News and Events
On March 28, Drs. Deborah Juarbe and Mildred Vera, investigators of the Pilot Project “Risk Communication and Community Engagement to Address Zika Virus Prevention” visited the Manuel A. Pérez public housing complex to meet and share a dinner with community leaders. At the meeting, members of the Board of Directors informed the investigators about their experiences after the passage of Hurricane Maria. They also reiterated their commitment to participate in research activities that benefit the residents. The community leaders were informed that the results of the pilot project in which they participated were accepted for publication and copies of the publication will be shared. This activity was designed to maintain the robust partnership developed at Manual A. Pérez while conducting the study. . The Risk Communication and Community Engagement to Address Zika Virus Prevention study is supported by NIMHD RCMI Grant U54-MD007600.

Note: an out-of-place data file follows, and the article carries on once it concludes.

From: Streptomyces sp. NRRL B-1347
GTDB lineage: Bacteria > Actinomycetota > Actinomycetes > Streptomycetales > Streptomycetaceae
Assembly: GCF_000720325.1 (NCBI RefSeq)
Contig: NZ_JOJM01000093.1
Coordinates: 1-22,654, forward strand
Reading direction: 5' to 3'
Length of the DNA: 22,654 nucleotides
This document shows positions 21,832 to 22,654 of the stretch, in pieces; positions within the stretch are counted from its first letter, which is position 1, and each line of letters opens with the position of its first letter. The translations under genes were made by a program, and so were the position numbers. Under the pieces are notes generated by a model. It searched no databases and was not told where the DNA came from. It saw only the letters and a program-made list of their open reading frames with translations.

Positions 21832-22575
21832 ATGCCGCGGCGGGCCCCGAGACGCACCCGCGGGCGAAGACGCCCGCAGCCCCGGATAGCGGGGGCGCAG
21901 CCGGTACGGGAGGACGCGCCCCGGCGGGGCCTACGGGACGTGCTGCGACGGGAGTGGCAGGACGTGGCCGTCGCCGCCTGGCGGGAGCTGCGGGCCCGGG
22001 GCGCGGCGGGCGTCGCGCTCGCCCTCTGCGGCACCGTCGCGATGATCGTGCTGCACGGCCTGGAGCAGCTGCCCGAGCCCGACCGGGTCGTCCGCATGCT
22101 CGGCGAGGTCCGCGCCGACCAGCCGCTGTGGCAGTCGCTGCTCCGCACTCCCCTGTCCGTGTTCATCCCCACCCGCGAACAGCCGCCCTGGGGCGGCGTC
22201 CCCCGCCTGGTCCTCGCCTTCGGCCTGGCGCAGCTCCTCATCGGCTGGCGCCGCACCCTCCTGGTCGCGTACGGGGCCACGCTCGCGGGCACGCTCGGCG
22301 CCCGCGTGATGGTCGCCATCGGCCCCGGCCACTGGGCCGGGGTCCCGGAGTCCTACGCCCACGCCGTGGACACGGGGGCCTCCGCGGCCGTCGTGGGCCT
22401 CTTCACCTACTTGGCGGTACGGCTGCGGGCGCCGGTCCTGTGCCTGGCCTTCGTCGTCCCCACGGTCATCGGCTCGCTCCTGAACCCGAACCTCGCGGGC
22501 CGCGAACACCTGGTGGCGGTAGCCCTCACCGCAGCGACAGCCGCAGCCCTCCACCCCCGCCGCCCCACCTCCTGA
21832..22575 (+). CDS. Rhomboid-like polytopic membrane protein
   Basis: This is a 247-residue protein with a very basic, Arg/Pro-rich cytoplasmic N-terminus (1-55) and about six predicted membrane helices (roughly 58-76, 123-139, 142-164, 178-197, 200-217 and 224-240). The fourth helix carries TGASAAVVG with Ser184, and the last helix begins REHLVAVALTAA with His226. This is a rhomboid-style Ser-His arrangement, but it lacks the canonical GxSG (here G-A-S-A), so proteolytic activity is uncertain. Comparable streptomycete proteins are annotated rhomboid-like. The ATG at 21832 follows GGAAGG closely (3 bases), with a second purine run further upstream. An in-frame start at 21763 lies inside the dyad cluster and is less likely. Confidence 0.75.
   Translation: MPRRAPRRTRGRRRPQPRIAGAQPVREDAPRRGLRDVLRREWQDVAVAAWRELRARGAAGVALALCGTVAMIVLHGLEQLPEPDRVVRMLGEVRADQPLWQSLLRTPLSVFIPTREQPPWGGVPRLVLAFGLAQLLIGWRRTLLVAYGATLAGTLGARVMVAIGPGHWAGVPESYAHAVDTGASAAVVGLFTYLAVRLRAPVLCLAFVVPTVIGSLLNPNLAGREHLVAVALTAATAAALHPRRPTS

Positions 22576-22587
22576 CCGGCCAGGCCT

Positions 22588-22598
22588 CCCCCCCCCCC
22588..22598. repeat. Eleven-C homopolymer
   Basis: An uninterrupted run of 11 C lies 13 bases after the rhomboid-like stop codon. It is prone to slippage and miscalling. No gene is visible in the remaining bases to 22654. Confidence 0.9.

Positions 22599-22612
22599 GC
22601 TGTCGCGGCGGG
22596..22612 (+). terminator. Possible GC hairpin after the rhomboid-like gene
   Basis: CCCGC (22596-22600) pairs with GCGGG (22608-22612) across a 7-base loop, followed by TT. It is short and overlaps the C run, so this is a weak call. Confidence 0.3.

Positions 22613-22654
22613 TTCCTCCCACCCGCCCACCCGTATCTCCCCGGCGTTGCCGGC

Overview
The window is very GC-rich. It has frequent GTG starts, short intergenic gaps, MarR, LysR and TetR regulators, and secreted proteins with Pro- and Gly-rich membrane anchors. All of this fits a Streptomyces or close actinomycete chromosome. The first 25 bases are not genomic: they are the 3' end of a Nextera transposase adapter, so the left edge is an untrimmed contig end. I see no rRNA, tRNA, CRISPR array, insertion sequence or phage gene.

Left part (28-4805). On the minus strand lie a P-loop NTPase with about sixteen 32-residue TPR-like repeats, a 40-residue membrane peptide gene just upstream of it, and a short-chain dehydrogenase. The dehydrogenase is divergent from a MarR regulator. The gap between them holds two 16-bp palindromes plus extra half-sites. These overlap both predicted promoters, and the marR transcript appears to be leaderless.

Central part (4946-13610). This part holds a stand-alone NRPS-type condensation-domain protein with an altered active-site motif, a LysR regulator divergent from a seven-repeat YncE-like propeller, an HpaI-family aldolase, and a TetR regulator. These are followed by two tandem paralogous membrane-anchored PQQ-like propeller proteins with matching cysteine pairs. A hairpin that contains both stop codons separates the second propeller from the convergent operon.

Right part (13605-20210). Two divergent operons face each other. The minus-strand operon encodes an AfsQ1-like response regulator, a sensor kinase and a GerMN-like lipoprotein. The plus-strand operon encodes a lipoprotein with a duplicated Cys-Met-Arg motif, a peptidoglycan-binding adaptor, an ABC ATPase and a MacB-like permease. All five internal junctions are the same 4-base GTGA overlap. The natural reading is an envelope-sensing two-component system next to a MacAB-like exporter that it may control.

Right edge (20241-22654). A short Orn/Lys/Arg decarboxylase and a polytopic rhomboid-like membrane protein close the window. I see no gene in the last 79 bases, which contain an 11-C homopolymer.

On April 6, 2018 staff of the pilot project “Zika Virus Prevention and Risk Communication Strategies” visited Botijas Ii, a farm school in the rural town of Orocovis. The school is known for its curriculum and teaching personnel sensitive to the environmental problems of the region. This explains their interest in methods to eradicate mosquitoes without affecting people’s health or the environment. The project team was led by principal investigator, Dr. Deborah Juarbe. To address community concerns about the existing problem of mosquitoes in the school, a workshop was conducted focusing on the preparation of home-made mosquito’s traps. Fourteen eighth-grade students, three teachers, and the school principal participated in the workshop, which included a conference about the biology of the Aedes Aegypti mosquito. Public health problems caused by mosquito-transmitted diseases was also discussed before demonstrating how to make small homemade mosquito traps (indoor use) and more sophisticated Ago-Traps (outdoor use). Mr. Samuel Lacén, an environmental scientist, designed and conducted the workshop. Materials for the elaboration of the traps were provided by the project to the participants. The students had the opportunity to make the mosquito traps working individually or in pairs under the guidance of Mr. Lacén. The activity concluded with a question and answer session which was received with great enthusiasm and assertiveness by the students. All students received a certificate acknowledging their participation in the workshop. Due to the public service relevance of the activity, Ms. Juanita Sandoval, director of local radio station Radio Cumbre 1470, conducted an interview with the project team which was transmitted the next day to neighboring towns. At the end of the interview, Ms. Sandoval emphasized to the audience the importance of preventing mosquito-transmitted diseases and warmly thanked the members of the project for their visit to the mountain.